Union Bank has been Atlas Mara’s single biggest investment in Africa since Diamond started the company in 2013. The Nigerian lender is the country’s worst-performing bank stock this year, having announced in November it plans a rights issue to boost its capital levels as the country’s small- and mid-sized lenders struggled to cope with a contraction in the economy of Africa’s biggest oil producer.
Atlas Mara, which has investments in banks across seven African countries, has lost almost 80 percent of its value since an initial public offering in December 2013 as growth across the continent slowed and currencies weakened, hurting profit converted back into dollars. Diamond, 65, in February ousted Chief Executive Officer John Vitalo and pledged to cut annual operating costs by $20 million after expenses engulfed income and threatened the company’s ability to expand through acquisitions.
Fairfax Africa agreed to buy at least 30 percent of the $100 million of new shares at a price of $2.25 apiece, representing an implied purchase price of 0.33 times book value, the company said in a separate statement. Atlas Mara’s stock has traded at an average this year of $2.26, according to data compiled by Bloomberg. The shares fell 0.5 percent to $2.50 as of 9:02 a.m. in London, giving the company a market value of $194.5 million.
“Banks are at the forefront of economic development in sub-Saharan Africa,” Prem Watsa, Fairfax Africa’s chairman, said in the statement. “Atlas Mara represents a unique opportunity to invest in many profitable banks in the region at a very attractive valuation.”
The partnership with Fairfax Africa, which has investment holdings across Africa, will give Fairfax four directors on Atlas Mara’s board, while a new management incentive plan will be put in place, Atlas Mara said. Diamond will continue as Atlas Mara’s executive chairman.
The World Bank’s relationship with US president Donald Trump has raised concerns about its political neutrality in recent weeks, but a larger and potentially much more important shift in how the Bank operates is underway. The World Bank is reinventing itself, from a lender for major development projects, to a broker for private sector investment.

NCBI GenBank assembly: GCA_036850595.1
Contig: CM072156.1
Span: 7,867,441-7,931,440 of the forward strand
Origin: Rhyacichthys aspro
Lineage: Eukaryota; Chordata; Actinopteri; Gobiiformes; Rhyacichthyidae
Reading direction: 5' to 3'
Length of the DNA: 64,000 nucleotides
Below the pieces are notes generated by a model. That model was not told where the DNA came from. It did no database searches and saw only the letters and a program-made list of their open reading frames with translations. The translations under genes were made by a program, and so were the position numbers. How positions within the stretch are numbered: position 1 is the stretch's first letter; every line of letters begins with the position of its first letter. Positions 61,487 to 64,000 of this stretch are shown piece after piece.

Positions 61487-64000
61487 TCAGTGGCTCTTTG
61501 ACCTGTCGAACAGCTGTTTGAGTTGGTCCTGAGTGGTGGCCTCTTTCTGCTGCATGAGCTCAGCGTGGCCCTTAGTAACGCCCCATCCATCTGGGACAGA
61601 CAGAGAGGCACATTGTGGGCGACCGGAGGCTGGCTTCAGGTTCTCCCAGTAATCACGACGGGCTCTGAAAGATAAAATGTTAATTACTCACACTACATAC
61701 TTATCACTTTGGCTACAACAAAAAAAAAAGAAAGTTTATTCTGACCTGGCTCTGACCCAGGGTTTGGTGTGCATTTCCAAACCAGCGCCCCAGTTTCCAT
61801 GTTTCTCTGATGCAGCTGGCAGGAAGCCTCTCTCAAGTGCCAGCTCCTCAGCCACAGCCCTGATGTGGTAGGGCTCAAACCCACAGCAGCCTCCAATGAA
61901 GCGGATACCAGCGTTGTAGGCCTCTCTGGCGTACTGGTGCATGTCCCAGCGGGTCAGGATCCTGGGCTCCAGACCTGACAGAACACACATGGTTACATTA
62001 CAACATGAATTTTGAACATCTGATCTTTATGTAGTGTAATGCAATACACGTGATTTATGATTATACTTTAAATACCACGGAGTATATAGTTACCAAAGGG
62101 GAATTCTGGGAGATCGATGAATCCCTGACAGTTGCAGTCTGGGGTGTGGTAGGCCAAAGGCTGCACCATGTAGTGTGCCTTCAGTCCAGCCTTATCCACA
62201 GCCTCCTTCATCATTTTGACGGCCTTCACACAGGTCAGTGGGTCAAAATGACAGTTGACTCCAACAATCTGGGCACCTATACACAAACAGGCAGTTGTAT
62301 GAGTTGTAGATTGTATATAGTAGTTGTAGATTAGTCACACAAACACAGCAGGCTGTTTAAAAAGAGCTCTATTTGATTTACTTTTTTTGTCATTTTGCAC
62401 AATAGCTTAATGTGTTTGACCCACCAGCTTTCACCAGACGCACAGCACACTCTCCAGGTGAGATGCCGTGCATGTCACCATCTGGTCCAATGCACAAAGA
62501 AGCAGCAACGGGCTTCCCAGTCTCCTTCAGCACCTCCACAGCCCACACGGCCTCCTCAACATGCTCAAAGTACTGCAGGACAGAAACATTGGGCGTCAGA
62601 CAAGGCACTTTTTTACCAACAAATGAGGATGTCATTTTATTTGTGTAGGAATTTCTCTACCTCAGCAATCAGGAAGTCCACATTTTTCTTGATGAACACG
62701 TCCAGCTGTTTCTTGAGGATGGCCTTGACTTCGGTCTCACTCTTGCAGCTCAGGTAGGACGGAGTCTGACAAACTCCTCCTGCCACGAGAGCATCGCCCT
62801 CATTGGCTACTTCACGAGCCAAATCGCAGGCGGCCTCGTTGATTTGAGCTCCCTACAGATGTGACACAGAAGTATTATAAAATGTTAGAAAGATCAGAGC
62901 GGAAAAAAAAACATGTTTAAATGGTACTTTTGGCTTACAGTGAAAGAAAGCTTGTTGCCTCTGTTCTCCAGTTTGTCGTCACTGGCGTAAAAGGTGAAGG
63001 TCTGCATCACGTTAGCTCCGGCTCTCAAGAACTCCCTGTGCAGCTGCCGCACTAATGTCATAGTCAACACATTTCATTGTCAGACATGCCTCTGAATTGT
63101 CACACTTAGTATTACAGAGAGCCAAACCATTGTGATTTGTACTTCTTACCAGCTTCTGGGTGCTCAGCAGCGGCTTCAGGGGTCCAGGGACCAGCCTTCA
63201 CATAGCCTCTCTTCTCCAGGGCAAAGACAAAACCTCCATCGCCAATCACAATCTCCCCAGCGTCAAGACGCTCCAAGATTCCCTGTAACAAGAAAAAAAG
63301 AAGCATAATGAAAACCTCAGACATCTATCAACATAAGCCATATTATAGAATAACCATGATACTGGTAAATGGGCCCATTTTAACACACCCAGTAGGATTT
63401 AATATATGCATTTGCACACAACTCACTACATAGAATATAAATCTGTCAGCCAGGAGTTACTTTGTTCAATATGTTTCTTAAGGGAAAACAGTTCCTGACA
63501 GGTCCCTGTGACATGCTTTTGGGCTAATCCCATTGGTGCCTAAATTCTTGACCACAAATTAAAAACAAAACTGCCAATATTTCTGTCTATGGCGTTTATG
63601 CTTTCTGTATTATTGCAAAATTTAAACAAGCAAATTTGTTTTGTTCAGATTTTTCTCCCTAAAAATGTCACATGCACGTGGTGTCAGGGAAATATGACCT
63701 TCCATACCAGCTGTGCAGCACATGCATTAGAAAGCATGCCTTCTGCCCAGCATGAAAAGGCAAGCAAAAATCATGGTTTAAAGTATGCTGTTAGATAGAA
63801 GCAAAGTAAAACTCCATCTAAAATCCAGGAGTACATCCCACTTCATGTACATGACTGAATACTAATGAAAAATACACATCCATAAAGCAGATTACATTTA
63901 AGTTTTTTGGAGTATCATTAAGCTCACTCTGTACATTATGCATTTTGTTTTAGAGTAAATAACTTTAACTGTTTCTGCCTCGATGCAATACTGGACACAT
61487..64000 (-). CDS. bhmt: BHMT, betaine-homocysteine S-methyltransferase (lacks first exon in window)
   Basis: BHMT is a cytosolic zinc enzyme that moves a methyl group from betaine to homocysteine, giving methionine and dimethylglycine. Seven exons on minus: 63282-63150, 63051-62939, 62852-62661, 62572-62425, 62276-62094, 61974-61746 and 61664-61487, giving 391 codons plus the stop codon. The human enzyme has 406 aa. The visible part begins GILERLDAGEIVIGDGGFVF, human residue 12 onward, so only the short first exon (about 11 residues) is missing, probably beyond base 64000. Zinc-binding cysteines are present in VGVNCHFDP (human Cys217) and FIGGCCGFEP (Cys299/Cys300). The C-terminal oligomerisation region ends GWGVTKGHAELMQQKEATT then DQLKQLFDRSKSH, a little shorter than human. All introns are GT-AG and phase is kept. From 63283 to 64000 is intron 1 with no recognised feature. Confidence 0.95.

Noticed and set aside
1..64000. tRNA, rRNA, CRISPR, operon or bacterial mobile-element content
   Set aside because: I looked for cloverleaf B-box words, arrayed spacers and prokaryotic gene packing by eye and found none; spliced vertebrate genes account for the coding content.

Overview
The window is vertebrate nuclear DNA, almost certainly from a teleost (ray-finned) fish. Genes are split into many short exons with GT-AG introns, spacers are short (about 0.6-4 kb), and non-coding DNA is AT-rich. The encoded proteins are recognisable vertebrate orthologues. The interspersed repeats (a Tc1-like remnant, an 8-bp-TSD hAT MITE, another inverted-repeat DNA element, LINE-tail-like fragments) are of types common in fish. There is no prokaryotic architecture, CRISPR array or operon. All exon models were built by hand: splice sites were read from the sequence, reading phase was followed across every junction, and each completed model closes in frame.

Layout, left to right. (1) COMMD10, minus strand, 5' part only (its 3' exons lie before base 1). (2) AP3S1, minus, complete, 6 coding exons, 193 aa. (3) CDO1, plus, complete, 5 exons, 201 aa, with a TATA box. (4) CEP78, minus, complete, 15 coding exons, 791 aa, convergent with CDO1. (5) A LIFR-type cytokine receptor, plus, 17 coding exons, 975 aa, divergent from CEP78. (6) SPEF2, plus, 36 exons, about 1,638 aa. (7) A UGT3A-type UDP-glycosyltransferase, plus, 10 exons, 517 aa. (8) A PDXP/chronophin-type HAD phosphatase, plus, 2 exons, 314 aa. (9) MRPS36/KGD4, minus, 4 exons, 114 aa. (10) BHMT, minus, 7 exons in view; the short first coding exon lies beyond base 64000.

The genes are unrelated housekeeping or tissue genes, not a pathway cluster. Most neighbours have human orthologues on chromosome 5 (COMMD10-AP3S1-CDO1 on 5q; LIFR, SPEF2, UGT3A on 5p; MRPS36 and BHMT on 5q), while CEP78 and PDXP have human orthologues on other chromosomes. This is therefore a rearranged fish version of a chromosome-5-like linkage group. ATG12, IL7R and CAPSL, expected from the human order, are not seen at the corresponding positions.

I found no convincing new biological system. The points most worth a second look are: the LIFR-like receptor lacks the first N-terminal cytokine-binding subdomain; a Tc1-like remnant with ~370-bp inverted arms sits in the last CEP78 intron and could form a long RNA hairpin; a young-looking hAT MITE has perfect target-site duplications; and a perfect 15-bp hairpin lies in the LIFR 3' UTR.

In April 2017, World Bank Group President Jim Yong Kim outlined his vision in a speech given at the London School of Economics. He argued that development finance needs to fundamentally change in speed and scale, growing from billions of dollars in development aid to trillions in investment.
Kim said that there are significant financial resources readily available, literally trillions of dollars “sitting on the side-lines” on capital markets, generating little in the way of returns, particularly compared to what they could make if invested in developing countries. Private investors’ lack of knowledge about these countries, and their tendency to remain generally risk-averse, mean that these funds remain largely untapped.
In Kim’s view, the World Bank should therefore be a broker between the private sector and developing countries. Its future top priority should not be to lend money, but to “systematically de-risk” development projects and entire developing countries. To do that, it will promote policies that make countries and projects attractive for private investment.
Kim hopes that this will enable private sector financing, while at the same time benefiting poor countries and their populations. In his view, the bank would mediate between the interests of a global market system, developing country governments, and people in poverty.
Kim provides several examples of this catalytic role: the bank’s International Finance Corporation (IFC) enabled private sector involvement in building and managing Jordan’s Queen Alia International Airport; the IFC and the bank’s investment guarantee agency MIGA helped privatise Turkey’s energy sector; and the IFC’s new risk mitigation program covers private sector investment risk with public money. As a broker, the World Bank thus provides a mixture of services that range from investment and insurance to business advice and policy lobbying.
Kim’s vision would shift power away from the traditional lending arms of World Bank operations, the International Bank for Reconstruction and Development (IBRD) and International Development Association (IDA), and towards the private sector arm of the bank, the IFC.
The IBRD, formed in 1948, provides loans and advice to middle-income and low-income countries which are deemed creditworthy. These loans are profitable, even if the IBRD does not work to maximise its income but aims instead to foster global socioeconomic development. The IBRD is largely financed via capital contributions it receives from its 188 member states as well as via the issuance of World Bank bonds. In 2016 it disbursed US$22.5 billion (almost half of World Bank Group disbursements overall).
The IDA was created in 1960 and provides low-interest loans and grants to the world’s poorest countries. It is funded by so-called “replenishments”, or donor commitments, generally every three years. Broadly speaking, it does not make a profit, but works mostly towards the goals of poverty alleviation and economic growth. In 2016 it disbursed US$13.2 billion (slightly over a quarter of group disbursements).